Battery Swapping A Reality In China


Kandi's Current EV/NEV Lineup - Presumably All Of These NEVS Are Lumped Into The "Kandi EV" Sales Total

Kandi’s Current EV/NEV Lineup

Turns out that battery swapping is reality in China.

Check out this battery swap site outside of Suzhou, China, a city west of Shanghai.

The uploader of the image tells us that the swapping process is not as easy as with the Tesla Model S, but says the whole process is completed in 4 minutes.

Once inside the swap site, luggage is removed from the trunk and the works there manually removed 4 60 kg batteries.  Less than 4 minutes later, fresh batteries are in and you’re on your way for another 80 km.

We believe this service is used on select Kandi electric cars.

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21 Comments on "Battery Swapping A Reality In China"

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So..what? Until this happens for 300+mile EVs/commercial trucks, this is nonsense.

After they have that people want 500 and after that 600. Accept the fact that China is using battery swapping and move on man.

+1 Brian. Sounds very useful to me.

There’s a similar operation in Slovakia for vans, also labor-intensive rather than capital- and tech-intensive.

I recall an article from a few years ago that showed a delivery truck driver swapping out a large battery pack. He went to an unmanned station, basically a storage shed in a parking lot, which had a forklift in it which was used to pull out the depleted pack and install the new one. Since he had to do this all by himself, obviously it wasn’t done in 4 minutes or less.

But I haven’t seen any indication that this idea is spreading, so I would guess the economic benefit of that is marginal at best.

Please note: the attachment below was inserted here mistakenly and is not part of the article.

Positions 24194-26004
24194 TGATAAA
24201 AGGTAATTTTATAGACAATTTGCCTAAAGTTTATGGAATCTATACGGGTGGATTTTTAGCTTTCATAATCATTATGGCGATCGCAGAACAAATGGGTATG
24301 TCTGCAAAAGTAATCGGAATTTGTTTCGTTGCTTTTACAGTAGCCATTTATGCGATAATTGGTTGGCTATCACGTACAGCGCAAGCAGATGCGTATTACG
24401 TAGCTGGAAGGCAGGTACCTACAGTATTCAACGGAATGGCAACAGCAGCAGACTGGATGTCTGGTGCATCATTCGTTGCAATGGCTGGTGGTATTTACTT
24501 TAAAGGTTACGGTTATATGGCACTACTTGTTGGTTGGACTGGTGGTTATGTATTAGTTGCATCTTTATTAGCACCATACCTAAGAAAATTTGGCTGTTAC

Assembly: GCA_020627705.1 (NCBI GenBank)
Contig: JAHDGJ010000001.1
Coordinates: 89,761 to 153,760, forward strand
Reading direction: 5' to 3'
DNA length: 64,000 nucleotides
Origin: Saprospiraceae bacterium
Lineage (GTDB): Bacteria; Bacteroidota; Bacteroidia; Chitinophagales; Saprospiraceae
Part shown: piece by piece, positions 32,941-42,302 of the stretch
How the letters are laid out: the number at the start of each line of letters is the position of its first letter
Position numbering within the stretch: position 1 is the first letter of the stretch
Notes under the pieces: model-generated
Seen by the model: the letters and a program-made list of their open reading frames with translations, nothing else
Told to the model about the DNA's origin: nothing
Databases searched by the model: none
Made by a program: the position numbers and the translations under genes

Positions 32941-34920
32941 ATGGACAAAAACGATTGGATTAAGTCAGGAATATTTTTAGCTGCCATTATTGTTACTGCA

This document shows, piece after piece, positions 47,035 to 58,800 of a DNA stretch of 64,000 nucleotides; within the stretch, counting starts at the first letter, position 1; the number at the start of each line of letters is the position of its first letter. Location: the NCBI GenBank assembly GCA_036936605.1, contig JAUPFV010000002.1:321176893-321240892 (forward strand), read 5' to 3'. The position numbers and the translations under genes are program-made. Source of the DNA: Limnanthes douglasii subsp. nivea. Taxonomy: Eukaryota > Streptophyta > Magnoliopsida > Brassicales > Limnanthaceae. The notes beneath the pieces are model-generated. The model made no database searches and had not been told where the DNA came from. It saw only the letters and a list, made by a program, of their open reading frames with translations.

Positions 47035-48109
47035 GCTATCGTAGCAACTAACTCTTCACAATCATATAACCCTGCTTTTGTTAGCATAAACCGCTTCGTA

Just see this from this autumn:

Driving range about 500km a day.

Can we slow down a bit, please?

How many people are using this service, both in absolute numbers and percentage of EV refuelings (meaning rechargings or swaps)?

While I think there’s still a chance that battery swapping will have a future for electric cars (not just heavy duty trucks), it’s far from certain that it will be a major player soon or in the medium/long term.

Battery swapping makes more sense in China, where it’s hard to find a public EV slow charger, and also quite hard (because of red tape) for apartment dwellers to get one installed for their use.

My guess is this cost of building and maintaining a battery swap station in a “State Grid” building was paid for by the government, and if so it probably doesn’t have to show a profit. If battery swap station are subsidized by the government, then they could be around for a long time in China.

The average Chinese worker lives close to work; the average Chinese factory worker likely lives in a factory dorm. Same for businesses that delivery trucks would service.

Oh wait, you think Chinese society was dumb enough to sprawl people and buildings everywhere, like us? The nonsense is yours, Rick.

“for another 80 km” which is just 50 miles. Curious if this is a daily event for people.

No, because China, like most countries, was not dumb enough to sprawl across auto-dependent developments.

I would rather weight 30 minutes on a rapid charge

I note the sign on the battery swap station says (in English) “State Grid”.

Googling that, I find the following:

As of the end of 2013, China’s state grid had built 19,000 charging piles and 500 charging or battery swap stations for electric vehicles; China Southern Power built fewer, almost 4,000 in the densely-populated Pearl River Delta Region.
[end quote]


I wonder if these battery swap stations are available for public use, or if they are reserved for government fleets.